The woman kept on walking and Inman tried to follow her, but one big he-goat backed up a step or two, shoving lesser goats aside. The goat rared onto his back legs and fell forward, butting Inman in the thigh. He was weak from the hard walking of the past days, and his head was awhirl from lack of food, and so the goat butt drove him to his knees and then onto his back in the ground litter. The billy was colored black and brown and had long chin whiskers worn pointed in the fashion of Satan. He came and stood over Inman as if to examine his handiwork. The dizziness in Inman's head and the pain in his head swelled until he feared he might pass into a swoon. But he gathered himself and sat and pulled off his hat and slapped the goat across the face to back it off. Then he rose tottering to his feet and got his bearings. He reached out and slapped the goat again.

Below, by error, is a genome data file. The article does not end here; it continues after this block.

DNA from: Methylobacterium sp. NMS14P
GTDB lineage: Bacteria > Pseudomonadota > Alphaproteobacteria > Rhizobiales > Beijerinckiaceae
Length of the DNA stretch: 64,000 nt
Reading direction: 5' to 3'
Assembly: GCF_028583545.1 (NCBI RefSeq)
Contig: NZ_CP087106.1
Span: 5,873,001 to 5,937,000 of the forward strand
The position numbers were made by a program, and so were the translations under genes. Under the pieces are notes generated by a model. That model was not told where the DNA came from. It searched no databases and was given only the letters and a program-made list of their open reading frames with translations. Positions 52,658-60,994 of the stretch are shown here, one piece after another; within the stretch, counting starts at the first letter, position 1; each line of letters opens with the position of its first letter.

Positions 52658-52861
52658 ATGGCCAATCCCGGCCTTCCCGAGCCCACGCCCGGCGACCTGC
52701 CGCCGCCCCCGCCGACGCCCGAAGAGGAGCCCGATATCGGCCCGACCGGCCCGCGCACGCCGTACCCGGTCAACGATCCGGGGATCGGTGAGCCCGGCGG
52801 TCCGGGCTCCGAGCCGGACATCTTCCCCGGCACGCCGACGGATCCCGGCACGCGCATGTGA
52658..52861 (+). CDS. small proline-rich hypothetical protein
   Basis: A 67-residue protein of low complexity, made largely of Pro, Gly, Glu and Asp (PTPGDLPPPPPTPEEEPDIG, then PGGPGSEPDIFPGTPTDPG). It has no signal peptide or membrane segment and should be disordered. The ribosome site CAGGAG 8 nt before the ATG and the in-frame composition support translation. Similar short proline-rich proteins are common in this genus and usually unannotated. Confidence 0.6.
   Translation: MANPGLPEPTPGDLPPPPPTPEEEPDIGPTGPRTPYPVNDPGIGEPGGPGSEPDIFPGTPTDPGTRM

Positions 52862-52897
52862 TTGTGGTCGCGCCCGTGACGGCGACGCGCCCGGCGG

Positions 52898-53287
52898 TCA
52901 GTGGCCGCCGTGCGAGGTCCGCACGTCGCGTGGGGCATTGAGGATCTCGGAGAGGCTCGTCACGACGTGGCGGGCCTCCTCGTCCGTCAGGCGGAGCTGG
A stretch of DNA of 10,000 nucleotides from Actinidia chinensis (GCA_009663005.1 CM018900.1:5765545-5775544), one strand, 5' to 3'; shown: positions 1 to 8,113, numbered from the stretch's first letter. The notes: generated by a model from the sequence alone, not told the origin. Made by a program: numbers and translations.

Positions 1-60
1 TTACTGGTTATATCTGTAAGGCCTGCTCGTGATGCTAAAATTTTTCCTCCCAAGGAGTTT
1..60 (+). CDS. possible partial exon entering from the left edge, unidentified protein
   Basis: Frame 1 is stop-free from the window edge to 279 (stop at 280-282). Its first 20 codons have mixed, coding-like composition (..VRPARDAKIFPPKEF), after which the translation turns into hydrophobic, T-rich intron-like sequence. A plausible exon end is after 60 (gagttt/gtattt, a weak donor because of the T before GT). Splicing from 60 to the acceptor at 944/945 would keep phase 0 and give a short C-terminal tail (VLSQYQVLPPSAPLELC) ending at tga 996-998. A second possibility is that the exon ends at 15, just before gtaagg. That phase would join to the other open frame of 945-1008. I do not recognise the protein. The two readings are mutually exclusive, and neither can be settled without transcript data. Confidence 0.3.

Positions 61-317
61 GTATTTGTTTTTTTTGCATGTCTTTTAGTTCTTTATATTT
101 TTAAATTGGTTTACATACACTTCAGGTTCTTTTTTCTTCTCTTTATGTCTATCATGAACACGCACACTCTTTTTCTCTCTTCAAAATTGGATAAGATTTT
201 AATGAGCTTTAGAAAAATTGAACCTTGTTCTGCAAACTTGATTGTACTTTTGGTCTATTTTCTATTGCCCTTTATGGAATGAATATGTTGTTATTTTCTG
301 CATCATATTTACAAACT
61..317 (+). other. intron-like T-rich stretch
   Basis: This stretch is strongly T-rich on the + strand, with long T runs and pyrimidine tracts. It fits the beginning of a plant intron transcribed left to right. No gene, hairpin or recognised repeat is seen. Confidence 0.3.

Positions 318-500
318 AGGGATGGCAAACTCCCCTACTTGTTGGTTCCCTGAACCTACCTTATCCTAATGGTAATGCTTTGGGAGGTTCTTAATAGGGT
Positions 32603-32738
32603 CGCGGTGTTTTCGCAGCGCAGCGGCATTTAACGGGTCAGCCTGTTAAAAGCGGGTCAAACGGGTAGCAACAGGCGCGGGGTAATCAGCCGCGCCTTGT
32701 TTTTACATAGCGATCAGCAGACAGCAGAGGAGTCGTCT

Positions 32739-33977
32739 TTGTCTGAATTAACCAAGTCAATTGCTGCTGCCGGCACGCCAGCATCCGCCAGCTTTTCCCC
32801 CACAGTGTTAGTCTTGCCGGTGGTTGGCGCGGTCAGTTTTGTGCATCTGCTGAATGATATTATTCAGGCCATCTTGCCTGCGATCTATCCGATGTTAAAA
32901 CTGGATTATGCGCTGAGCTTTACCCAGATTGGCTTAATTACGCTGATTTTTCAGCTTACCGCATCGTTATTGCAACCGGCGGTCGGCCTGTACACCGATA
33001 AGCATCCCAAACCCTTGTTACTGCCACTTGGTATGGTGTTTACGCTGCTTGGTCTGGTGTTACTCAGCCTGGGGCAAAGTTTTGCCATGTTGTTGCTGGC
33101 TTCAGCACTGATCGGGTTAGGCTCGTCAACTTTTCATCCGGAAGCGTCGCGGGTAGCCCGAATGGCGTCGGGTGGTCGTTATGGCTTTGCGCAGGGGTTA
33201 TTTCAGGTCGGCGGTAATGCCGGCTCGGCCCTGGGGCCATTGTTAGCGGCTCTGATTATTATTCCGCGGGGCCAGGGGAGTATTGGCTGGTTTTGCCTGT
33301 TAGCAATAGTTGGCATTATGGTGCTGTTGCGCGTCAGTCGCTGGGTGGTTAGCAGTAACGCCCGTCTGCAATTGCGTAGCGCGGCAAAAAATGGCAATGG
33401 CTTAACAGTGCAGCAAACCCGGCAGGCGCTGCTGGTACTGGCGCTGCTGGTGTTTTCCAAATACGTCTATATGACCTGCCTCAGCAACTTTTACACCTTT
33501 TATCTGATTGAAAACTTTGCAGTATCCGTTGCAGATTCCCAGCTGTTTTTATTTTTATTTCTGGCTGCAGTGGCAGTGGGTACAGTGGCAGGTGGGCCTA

The woman had not even stopped in her walking, and she had disappeared around the side of the caravan. Inman and the billy and a number of the other goats followed her. He found her squatted under a lean-to roofed with pine boughs, putting kindling on the banked coals of her cook fire. When she had a blaze going, Inman went to it and put out his hands to warm. The woman threw larger chunks of hickory on the fire and then she picked up a white enameled basin and walked some distance away and sat on the ground. A little spotted brown-and-white goat came to her and she stroked it and scratched below its neck until it folded its legs and lay down. The animal's long neck was stretched forward. The old woman scratched it close under its jaw and stroked its ears. Inman thought it a peaceful scene. He watched as she continued to scratch with her left hand and reach with her right into an apron pocket. With one motion she pulled out a short-bladed knife and cut deep into the artery below the jawline and shoved the white basin underneath to catch the leap of bright blood. The animal jerked once, then lay trembling as she continued to scratch the fur and fondle the ears. The basin filled slowly. The goat and the woman stared intently off toward the distance as if waiting for a signal.